When the Kronberg golfers swing to tee off, they are standing on lush, green grass.

Even when putting, you don't have to move over dry grass, because these parts of the golf course at Kronberg Castle have been watered in recent weeks.

Jan Schiefenhoevel

Editor in the Rhein-Main-Zeitung.

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The players don't have to have a bad conscience, although there is a shortage of tap water in Kronberg - so scarce that the city administration switched its drinking water traffic light to red more than two weeks ago to call for water conservation.

Because the water that the golf and country club uses to irrigate its lawn does not come from the water pipe, as Markus Erdmann, the club manager, explains.

According to him, however, groundwater is not used either.

Rather, the gardeners obtain the water from a “dig” – a tapped spring.

The mining rights belong to the castle, in whose park the golf course is located.

The club pays money for the water from the prospecting to the owner of the castle, the Hessische Hausstiftung, which administers the estates of the noble family of Hessen.

The prospecting is "very productive", as Erdmann says.

Even after weeks of drought, it still provides water, which the club collects in a reservoir.

Five percent of the total area

However, the gardeners do not water the square during the current dry phase as usual, but use the water collected on the castle property sparingly.

Only the tees and the greens are watered, as Erdmann says.

According to Andrea Kabuth, who is a member of the club's board of directors, only five percent of the total area is currently irrigated.

The extensive areas in between, called fairways by golfers, no longer receive any water.

According to the manager, the gardeners only need a quarter of the amount of water they would otherwise use.

The grass on the fairways is not cut as short as on the green, so that the stalks last without watering.

It's different on the greens, where the players carefully approach the hole with their ball.

There the grass is kept so short that without water it would wither and then have to be sown again.

According to Erdmann, only water from the digging of the castle is currently used.

In times when there is no water shortage, when the fairways are also irrigated, tap water and water from the quarry are used in equal proportions.

As the club manager said, the club plans to build a pond.

Then he would have an even larger reservoir and could collect rainwater to gradually use it for irrigation.

According to Kabuth, the golf course is the largest contiguous unsealed area in the city area, which means that a lot of surface water collects during heavy rain.

The approval process for the reservoir is nearing completion, as Kabuth says.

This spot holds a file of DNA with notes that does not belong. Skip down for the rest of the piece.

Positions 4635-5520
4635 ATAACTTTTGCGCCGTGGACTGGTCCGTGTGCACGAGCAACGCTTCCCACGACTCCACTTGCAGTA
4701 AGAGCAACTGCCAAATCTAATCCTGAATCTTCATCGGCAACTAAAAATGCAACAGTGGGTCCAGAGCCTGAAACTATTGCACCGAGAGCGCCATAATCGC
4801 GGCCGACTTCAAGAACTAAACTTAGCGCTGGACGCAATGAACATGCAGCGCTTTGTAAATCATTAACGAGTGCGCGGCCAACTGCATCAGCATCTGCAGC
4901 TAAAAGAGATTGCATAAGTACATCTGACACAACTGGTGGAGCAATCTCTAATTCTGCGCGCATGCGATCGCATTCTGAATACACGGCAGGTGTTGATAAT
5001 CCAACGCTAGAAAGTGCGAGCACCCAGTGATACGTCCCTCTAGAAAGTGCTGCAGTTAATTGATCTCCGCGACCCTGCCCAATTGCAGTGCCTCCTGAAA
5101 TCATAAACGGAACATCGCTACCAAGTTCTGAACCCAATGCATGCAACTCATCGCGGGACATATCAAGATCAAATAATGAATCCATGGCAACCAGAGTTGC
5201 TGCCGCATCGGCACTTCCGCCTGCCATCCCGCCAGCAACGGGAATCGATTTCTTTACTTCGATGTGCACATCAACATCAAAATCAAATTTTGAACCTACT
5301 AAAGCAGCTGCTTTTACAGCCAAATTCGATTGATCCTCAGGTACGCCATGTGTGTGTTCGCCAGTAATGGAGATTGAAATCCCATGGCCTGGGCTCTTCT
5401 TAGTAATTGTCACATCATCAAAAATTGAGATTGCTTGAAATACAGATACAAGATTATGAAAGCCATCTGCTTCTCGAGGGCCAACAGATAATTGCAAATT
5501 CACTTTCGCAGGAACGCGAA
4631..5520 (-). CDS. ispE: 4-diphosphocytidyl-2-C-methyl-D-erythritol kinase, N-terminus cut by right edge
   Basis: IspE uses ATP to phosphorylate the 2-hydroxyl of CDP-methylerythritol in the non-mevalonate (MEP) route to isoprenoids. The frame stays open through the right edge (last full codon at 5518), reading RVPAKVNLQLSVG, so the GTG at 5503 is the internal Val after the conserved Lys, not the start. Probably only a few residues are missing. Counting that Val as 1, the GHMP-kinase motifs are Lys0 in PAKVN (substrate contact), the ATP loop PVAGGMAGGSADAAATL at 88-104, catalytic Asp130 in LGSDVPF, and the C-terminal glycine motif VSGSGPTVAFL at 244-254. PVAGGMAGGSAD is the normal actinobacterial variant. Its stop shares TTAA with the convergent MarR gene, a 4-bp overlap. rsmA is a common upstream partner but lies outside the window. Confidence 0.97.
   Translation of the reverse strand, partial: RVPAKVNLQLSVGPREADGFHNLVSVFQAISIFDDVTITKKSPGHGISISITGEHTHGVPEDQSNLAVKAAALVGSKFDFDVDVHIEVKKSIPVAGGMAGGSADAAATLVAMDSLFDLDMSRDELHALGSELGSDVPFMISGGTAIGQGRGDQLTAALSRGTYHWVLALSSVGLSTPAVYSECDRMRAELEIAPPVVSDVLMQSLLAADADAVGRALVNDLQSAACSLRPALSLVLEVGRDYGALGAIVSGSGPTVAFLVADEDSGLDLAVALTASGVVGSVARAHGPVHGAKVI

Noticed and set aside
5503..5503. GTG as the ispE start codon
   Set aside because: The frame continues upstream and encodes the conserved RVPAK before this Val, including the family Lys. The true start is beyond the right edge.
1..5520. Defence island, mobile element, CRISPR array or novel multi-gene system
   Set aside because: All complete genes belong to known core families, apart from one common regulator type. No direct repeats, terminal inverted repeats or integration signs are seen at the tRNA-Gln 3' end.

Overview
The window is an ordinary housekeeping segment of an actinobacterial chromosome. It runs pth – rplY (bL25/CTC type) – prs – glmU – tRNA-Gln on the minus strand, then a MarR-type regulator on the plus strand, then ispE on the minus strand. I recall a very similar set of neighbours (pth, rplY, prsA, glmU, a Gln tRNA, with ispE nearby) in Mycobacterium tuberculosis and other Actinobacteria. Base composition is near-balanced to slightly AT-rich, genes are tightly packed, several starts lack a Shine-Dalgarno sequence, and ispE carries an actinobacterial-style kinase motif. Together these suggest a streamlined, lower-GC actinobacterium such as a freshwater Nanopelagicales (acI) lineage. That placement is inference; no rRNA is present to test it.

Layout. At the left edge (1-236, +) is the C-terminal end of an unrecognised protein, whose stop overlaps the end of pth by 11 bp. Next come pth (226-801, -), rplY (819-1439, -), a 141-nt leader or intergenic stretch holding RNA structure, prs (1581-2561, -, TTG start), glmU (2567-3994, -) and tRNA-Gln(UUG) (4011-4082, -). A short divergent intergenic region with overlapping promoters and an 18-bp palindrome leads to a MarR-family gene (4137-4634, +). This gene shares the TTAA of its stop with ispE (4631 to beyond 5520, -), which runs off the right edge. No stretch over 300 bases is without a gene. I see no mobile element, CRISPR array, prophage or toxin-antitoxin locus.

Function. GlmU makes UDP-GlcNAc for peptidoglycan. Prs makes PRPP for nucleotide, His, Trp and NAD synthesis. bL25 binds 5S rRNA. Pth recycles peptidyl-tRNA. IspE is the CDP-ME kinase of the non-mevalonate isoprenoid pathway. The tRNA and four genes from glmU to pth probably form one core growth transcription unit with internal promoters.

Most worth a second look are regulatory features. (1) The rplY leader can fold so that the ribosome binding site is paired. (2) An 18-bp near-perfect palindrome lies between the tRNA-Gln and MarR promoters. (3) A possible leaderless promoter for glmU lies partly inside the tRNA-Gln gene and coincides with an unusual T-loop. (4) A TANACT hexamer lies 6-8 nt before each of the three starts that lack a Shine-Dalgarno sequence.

She emphasizes that the golf club adheres to the specifications of the traffic light set to red in Kronberg and coordinates closely with the city when it comes to the sustainable use of water.

Water supply is regulated

The first city councilor Robert Siedler (independent) protects the golfers against criticism in so-called social media.

The difficulties with the water shortage were not caused by the golf club and the use of its own prospecting, the use of which is subject to strict conditions.

At other times, the golf club gets water from the city, but not in large quantities.

In one year, the association does not even use as much tap water as the entire city does in two days.

This water supply is regulated in a contract between the city and the club.

Otherwise, the city council and mayor Christoph König (SPD) warn the residents to use tap water sparingly.

With the current drought, it is necessary "to reduce fresh water consumption to an absolutely necessary minimum in order not to endanger the water supply".

To make this obvious, the city introduced the water traffic light three years ago.

"We don't have a supply problem, we have a consumption problem," emphasizes König.

Even outside of heat phases, per capita consumption in Kronberg is a quarter higher than the average in Germany.

In times of heat and drought, consumption in Kronberg skyrockets – from 3,000 to 4,000 cubic meters a day.

A large part of the additional tap water is used to water beds and lawns.

Siedler demands that watering must be reduced or stopped altogether when the water traffic light is yellow or red.

“A brown lawn certainly doesn't look pretty, but it recovers.

It doesn't have to be watered.” The drinking water traffic light is already having a positive effect, as the mayor notes.

Without them, more than 4,000 cubic meters a day were used in Kronberg during dry periods.

In the neighboring town of Oberursel, people have also had good experiences with the drinking water traffic light, which has been there since 2020.

The public utilities register that, despite the heat, only slightly more tap water is used than in an average year - even though the traffic light in Oberursel is only yellow and not yet red.